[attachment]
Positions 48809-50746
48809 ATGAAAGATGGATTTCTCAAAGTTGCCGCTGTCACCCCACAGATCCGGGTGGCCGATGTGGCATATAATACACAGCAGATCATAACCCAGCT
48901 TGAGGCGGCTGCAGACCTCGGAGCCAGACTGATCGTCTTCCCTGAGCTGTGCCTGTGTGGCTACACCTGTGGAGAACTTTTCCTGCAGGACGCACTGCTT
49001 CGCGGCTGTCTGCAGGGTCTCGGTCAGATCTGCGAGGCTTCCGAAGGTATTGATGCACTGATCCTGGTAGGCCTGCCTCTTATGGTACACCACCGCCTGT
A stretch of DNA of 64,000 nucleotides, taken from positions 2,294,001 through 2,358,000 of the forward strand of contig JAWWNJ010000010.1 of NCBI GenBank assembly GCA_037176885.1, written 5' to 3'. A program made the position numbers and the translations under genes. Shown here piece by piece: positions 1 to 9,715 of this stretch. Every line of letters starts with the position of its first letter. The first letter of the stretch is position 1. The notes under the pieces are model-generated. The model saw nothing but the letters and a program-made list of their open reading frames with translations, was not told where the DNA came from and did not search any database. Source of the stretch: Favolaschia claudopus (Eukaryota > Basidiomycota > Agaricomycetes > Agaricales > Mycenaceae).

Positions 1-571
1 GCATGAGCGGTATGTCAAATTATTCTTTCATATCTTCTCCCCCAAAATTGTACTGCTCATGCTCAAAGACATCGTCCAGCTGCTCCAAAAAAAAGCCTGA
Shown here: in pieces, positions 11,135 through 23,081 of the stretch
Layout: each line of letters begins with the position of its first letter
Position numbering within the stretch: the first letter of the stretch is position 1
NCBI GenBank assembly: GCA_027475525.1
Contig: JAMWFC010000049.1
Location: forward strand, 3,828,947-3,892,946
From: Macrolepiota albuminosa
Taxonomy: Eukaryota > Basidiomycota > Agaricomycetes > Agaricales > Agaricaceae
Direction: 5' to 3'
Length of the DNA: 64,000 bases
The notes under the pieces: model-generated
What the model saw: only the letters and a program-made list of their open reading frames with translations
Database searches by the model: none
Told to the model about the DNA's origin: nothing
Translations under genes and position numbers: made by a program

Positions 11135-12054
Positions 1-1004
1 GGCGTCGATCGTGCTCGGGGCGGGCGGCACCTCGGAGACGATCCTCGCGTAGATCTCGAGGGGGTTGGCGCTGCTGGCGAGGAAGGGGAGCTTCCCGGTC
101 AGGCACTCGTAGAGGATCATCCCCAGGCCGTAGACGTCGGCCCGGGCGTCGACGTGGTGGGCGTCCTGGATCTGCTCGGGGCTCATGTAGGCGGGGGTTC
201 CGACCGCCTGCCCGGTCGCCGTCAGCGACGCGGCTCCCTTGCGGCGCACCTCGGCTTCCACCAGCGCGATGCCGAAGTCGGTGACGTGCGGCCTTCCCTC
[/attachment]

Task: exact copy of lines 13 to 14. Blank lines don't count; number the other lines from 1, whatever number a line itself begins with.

Location: forward strand, 3,828,947-3,892,946
From: Macrolepiota albuminosa